Call to Action
     
    If you enjoyed this episode, we’d love your support. Subscribe + Write a 5-star review. Every rating helps attract new listeners, which helps us keep making the show!

    • 18 min
    14: The Joy of Missing Out on Being An Internet Tycoon, with Glitch founder/CEO and JOMO creator Anil Dash

    14: The Joy of Missing Out on Being An Internet Tycoon, with Glitch founder/CEO and JOMO creator Anil Dash

    This episode has been a long time coming… but at the same time, I feel it’s happened exactly when it should.
     
    As we stand at the dawn of 2020, voices are being raised heralding the next decade as “the era of JOMO,” a decade of reassessing and renegotiating the excesses of social media, hyperconnection, and hustle of the past ten years. What was very recently regarded as fringe, unrealistic, or even ignorant criticism of the harm that a completely unconsidered shotgun wedding to technology might bring has begun to be seen as synonymous with wellness, and even human rights.
     
    It was early in that decade that Anil Dash, today the founder and CEO of modular app design startup Glitch, coined the term that brought both the title of my first book and all the work I’ve done in the years since into bright focus:
     
    JOMO. The Joy Of Missing Out.
     
    https://anildash.com/2012/07/19/jomo/
     
    Anil has gone from pioneer of the digital wilderness to townie of the now-ubiquitous web to ombudsman of the digital community with his company’s emphasis on accessible code for one and all. He’s seen the rise of the social media giants, the fall of the quirky, creative underground that defined the early online landscape, and the social and personal harm that has come from taking a wild west of free expression and participation to a labyrinth of gated communities locked down by unimaginably powerful entities with profit as their only motivating force.
     
    On today’s episode, Anil reflects on the past, present, and future of who we are when we’re with our tech, starting with the inception of that crazy little acronym -- JOMO.
     
    In this episode, we discuss:
     
    How the domination of the digital landscape by social media and marketing was neither a natural nor inevitable progression How Anil’s moments of unplugged silence have made him realize how missing out is its own reward The double-edged sword of fame, social influence, and self-censorship The ways mindful tech use can be harnessed for social good How the digital landscape can evolve in the coming decade to build community Why YOU have a part to play in helping individual voices reclaim the web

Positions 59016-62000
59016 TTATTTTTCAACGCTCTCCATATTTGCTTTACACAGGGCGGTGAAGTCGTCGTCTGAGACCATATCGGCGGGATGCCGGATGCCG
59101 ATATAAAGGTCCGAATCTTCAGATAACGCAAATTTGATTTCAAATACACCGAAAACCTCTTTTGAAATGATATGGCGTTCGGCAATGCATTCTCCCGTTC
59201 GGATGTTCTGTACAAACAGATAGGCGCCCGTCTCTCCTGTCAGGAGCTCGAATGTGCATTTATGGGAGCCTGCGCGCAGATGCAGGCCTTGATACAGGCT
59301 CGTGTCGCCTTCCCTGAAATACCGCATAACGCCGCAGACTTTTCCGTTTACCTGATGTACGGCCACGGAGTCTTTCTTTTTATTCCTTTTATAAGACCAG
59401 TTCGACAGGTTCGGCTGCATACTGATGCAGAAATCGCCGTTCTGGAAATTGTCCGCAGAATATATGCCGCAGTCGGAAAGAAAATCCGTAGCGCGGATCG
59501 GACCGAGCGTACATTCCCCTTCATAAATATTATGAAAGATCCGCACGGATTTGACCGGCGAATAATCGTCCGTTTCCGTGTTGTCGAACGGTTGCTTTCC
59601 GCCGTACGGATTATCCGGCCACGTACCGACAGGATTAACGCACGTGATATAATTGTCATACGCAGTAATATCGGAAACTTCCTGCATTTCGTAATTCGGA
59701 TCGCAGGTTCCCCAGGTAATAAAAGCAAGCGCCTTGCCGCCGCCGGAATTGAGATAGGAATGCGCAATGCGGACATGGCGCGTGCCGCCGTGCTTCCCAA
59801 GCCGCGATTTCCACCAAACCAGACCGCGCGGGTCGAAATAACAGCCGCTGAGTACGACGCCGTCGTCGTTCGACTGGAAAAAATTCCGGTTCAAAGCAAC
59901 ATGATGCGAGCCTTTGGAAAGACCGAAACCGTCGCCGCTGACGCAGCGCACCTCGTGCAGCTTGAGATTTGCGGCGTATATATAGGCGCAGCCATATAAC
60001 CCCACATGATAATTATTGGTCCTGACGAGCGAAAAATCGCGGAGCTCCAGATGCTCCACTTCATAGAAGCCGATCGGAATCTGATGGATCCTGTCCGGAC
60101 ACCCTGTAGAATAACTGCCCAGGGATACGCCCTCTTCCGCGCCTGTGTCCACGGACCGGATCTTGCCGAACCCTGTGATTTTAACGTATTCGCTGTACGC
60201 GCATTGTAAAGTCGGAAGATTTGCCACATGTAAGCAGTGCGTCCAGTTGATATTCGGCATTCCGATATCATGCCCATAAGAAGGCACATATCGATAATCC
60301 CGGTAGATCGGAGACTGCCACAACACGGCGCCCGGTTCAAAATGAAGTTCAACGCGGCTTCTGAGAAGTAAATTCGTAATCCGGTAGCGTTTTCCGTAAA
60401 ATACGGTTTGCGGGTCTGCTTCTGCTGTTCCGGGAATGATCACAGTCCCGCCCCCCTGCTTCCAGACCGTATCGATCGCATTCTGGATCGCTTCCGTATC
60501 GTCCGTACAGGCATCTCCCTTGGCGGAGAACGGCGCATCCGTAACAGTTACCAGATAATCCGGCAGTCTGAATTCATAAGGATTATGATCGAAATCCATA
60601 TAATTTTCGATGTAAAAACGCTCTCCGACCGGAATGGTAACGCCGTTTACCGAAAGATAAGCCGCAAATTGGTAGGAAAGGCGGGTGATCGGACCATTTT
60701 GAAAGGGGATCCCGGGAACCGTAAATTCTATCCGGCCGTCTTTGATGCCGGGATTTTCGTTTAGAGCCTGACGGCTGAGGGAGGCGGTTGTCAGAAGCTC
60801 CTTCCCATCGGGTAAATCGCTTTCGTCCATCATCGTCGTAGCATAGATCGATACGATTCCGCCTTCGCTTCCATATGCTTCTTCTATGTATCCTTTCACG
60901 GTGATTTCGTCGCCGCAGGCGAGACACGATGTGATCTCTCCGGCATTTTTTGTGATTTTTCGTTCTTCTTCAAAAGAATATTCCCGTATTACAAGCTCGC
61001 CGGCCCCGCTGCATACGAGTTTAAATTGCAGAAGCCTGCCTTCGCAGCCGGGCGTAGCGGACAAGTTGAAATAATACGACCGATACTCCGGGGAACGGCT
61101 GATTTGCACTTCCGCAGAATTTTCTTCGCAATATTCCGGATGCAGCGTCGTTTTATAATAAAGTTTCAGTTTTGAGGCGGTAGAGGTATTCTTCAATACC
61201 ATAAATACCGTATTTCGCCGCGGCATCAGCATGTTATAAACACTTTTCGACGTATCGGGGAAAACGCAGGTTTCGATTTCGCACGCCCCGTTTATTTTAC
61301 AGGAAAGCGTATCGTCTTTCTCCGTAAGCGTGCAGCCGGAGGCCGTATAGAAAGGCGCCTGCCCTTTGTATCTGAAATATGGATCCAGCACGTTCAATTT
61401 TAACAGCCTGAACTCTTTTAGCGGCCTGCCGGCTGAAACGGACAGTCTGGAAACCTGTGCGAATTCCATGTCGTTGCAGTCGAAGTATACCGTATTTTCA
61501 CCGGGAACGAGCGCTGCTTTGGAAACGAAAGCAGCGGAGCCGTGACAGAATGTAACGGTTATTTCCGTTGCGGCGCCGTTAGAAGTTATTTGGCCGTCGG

GO DEEPER
     
    Sign up + join the JOMO community at experiencejomo.com for gentle humor, powerful insights, and actionable tools to live joyfully in a digital age.
     
    Favorite Quotes
     
    “Everything is not just a blue box where you put all your photos and they do creepy things with your data. There’s got to be a better way to be online.”
     
    “We have tools that are designed to keep us at a red alert level of intensity, even for something that is meaningless, trivial pop culture ephemera.”
     
    “We can’t just move away from things; we need to move toward things.”
     
    “I’ve deliberately set out not to become famous.”
     
    “Choose what you’re not going to be in the world. Don’t let people outside choose for you what you’re going to be.”
     
    Follow Anil:
     
    Twitter: @anildash
     
    LinkedIn: https://www.linkedin.com/in/anildash
     
    Function With Anil Dash podcast: https://podcasts.apple.com/us/podcast/function-with-anil-dash/id1439658455
     
    Blog: http://anildash.com/
     
    Follow JOMO:
     
    Instagram: @experience_jomo
     
    SUPPORT
     
    If you enjoyed this episode, we’d love your support. Subscribe + Write a 5-star review. Every rating helps attract new listeners, which helps us keep making the show!
     
    If you want to be empowered to experience the joy of missing out in your daily life, become a JOMO member and engage directly with Christina at www.patreon.com/jomocast
     

    • 1 hr 12 min

Customer Reviews

5.0 out of 5
22 Ratings

22 Ratings

wendydahling ,

Love this podcast

Thank you to Christina for such a great podcast! Every episode has brought a new and worthwhile perspective to my life. While I’m not terribly attached to my phone, I still find Christina’s conversations to be relevant and inspiring. I so appreciate the focus: finding joy and missing out on the right things. Thank you for this important podcast!

NSemotiuk ,

Thought-provoking and interesting!

As a self-proclaimed lover of technology, this series really challenged me in my relationship to everything around me. The curation of guest speakers was especially interesting to listen to. Highly reccommend.

AJPennoyer ,

Timely. Necessary.

A listen that is actually a reminder to claim what means most to me and to pursue those things. This is not only inspiring. Christina provides practical tools.